Rewarded risk factors are recognized as a fundamental component of equity returns. Envestnet | PMC believes that the most robust among the studied risk factors are value, momentum, quality, low volatility, and size. Like all return components, factors are cyclical in nature. Below, we take a look at the performance of these factors in the current market environment.
How factors have fared
Stock prices were mostly higher in the quarter following the first quarter’s mixed results. However, as in the first quarter there was a significant amount of dispersion in returns, with certain sectors advancing more than 17%, while others declined more than 2%. The economy’s resiliency has surprised many investors and analysts, and the strength in stock prices seems to be suggesting that the U.S. economy may avert a recession. International stocks generated positive results during the quarter, and generally were in-line with U.S. equities.
Relative performance across U.S. factors was narrower this quarter than in the first. Nearly all factors posted losses relative to the market capitalization benchmark. Ex-U.S. factors fared slightly better, with more modest losses or slight gains.
- Value investors likely suffered whiplash during the first half of 2023. After staging a breathtaking comeback against growth in 2022, value’s remarkable underperformance year-to-date means it has given up all of the relative ground it made up last year, and then some. Some of this is a sector story, as investors rotated to quality stocks in growthier sectors while avoiding value-leaning bank stocks after the mini-banking crisis earlier this year. But there are more chapters to this book. For more thoughts on what may be contributing to the wild ride for value, see this quarter’s Factor Insights piece.
- Quality continues to benefit from an uncertain market environment. Despite the somewhat befuddling resilience of the domestic economy, the risk of a hard landing remains. As a result, investors have flocked to relative safety in companies with strong balance sheets, boosting growth sectors like technology (and particularly the largest companies within this sector). Though quality posted a slight loss in ex-U.S. equity markets this quarter, it is one of only two positive factors year-to-date there.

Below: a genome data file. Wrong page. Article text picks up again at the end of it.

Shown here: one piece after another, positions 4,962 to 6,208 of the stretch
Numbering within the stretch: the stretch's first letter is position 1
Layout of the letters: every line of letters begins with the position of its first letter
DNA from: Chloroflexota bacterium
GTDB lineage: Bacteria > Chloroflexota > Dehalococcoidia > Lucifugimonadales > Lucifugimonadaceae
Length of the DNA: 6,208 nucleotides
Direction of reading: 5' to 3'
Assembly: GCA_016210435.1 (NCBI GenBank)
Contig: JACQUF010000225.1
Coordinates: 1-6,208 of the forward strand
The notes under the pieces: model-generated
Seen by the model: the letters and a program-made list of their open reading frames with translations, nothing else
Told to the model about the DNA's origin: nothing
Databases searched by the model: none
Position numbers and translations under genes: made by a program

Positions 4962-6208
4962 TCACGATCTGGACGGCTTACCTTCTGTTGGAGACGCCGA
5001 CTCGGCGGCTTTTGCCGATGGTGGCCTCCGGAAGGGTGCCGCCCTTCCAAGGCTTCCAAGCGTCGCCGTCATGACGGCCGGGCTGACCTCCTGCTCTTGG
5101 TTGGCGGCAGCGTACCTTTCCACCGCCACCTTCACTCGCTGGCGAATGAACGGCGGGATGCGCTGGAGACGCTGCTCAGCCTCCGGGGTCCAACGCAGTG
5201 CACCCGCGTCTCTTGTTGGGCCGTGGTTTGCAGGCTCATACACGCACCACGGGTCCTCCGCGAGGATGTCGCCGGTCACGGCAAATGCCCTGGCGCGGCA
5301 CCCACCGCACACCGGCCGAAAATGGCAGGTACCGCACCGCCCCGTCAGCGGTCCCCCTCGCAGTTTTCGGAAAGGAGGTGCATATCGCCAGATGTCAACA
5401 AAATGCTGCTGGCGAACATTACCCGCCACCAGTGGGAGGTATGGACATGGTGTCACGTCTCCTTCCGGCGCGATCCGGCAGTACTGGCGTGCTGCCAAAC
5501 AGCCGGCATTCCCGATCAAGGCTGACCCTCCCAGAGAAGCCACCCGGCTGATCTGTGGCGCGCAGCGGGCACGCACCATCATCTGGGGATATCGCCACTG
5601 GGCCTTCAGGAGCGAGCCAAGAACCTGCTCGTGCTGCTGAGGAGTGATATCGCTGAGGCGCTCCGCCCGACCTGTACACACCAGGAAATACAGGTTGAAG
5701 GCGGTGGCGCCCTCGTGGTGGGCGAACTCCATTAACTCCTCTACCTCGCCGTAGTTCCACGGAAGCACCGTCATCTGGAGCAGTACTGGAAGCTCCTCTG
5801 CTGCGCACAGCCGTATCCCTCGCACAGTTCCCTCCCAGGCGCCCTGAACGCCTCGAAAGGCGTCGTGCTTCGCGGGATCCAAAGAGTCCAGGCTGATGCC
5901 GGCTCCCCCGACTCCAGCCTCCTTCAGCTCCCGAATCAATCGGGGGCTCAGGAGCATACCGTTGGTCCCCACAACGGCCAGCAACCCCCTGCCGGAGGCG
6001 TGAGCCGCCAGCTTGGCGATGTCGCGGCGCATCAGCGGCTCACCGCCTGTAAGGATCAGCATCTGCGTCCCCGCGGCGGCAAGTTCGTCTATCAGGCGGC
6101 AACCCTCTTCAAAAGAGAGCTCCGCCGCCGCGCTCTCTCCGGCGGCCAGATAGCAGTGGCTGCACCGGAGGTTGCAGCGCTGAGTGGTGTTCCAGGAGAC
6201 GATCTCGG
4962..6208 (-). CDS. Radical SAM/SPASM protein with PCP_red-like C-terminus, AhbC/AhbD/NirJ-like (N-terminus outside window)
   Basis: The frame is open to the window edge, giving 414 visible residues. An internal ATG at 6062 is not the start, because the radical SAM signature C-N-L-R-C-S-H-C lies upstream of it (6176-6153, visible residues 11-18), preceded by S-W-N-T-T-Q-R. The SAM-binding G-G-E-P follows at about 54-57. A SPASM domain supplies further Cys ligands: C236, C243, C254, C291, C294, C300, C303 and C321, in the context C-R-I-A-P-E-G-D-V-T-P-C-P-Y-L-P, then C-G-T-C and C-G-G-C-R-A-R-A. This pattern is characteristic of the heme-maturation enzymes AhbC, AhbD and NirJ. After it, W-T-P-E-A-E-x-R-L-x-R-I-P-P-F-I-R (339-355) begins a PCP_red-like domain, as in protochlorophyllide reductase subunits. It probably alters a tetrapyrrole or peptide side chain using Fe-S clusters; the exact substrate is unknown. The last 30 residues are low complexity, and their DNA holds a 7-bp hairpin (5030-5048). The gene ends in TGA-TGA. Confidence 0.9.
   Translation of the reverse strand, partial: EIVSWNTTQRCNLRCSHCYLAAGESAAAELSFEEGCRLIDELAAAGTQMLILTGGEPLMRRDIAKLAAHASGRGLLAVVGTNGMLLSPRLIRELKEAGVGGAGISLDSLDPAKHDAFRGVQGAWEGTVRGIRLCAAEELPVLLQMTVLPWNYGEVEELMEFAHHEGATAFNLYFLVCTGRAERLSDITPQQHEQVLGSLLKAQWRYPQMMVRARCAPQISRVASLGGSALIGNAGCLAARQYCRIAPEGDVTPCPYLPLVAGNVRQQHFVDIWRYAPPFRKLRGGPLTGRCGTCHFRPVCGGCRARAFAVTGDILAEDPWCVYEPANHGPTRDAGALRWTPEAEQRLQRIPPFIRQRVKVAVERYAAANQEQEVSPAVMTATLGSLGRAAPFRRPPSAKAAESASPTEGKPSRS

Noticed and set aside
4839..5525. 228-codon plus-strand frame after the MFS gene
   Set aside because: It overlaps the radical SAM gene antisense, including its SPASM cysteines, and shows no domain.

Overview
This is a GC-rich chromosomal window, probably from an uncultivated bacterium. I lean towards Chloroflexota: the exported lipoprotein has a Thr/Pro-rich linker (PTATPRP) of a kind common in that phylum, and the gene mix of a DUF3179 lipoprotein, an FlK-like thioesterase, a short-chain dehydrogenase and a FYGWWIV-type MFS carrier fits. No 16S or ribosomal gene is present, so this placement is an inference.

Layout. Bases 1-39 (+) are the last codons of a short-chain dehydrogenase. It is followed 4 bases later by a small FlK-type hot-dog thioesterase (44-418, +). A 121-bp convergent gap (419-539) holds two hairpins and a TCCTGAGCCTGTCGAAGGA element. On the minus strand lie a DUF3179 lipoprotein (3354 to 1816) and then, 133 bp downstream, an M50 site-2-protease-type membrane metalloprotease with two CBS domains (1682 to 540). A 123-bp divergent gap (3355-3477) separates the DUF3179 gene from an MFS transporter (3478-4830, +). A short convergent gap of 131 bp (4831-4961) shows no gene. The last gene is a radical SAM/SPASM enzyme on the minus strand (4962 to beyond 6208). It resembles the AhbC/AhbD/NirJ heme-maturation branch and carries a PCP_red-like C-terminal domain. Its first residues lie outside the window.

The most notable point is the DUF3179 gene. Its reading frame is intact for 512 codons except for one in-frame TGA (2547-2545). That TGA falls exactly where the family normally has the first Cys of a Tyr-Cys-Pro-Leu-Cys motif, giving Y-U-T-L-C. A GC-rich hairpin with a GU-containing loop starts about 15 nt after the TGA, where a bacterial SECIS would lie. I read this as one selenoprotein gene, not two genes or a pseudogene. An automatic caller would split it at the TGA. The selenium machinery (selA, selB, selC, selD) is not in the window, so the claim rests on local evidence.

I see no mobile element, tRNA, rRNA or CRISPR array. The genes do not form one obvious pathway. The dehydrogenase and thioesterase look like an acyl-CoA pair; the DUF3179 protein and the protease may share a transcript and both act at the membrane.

- Small caps felt the sting of the other side of the quality trade. These stocks tend to have weaker balance sheets relative to their large cap counterparts, and sell off in a rotation to quality.
- Momentum has struggled the most in the U.S. in the face of whipsawing market leadership. Domestic momentum strategies ended 2022 with a heavy value bent, and that positioning was a collossal drag in an environment that favored growth. Those strategies that rebalance on a periodic basis underwent a massive rebalancing during the first half, as they rotated back to technology and other growth-oriented sectors. The MSCI USA Momentum Index saw turnover of nearly 70% in June.
- Minimum volatility tends to lag in strong uptrending markets, as the factor is inherently biased toward low beta. While it has historically had a positive correlation with the quality factor, it performs best in highly risk-averse environments with negative or more modest gains in the broad market. Over the long term, this factor’s primary purpose is to reduce portfolio volatility and enhance diversification.
The rough patch for many factors has affected trailing periods observed at this point in time. However, it is important to remember that the observation is just that—a point in time. Factor performance is cyclical, just as it is for all assets, as factors bear the effects of both the macroeconomic, business, and sentiment cycles. As building blocks of equity returns, the case for factors over the long-term remains unchanged, but requires patience to ride out these short-term cycles.
For investment professional use only. Past performance is not indicative of future results. The information, analysis and opinions expressed herein are for informational purposes only and do not necessarily reflect the views of Envestnet. These views reflect the judgment of the author as of the date of writing and are subject to change at any time without notice. Nothing contained in this piece is intended to constitute legal, tax, accounting, securities, or investment advice, nor an opinion regarding the appropriateness of any investment, nor a solicitation of any type.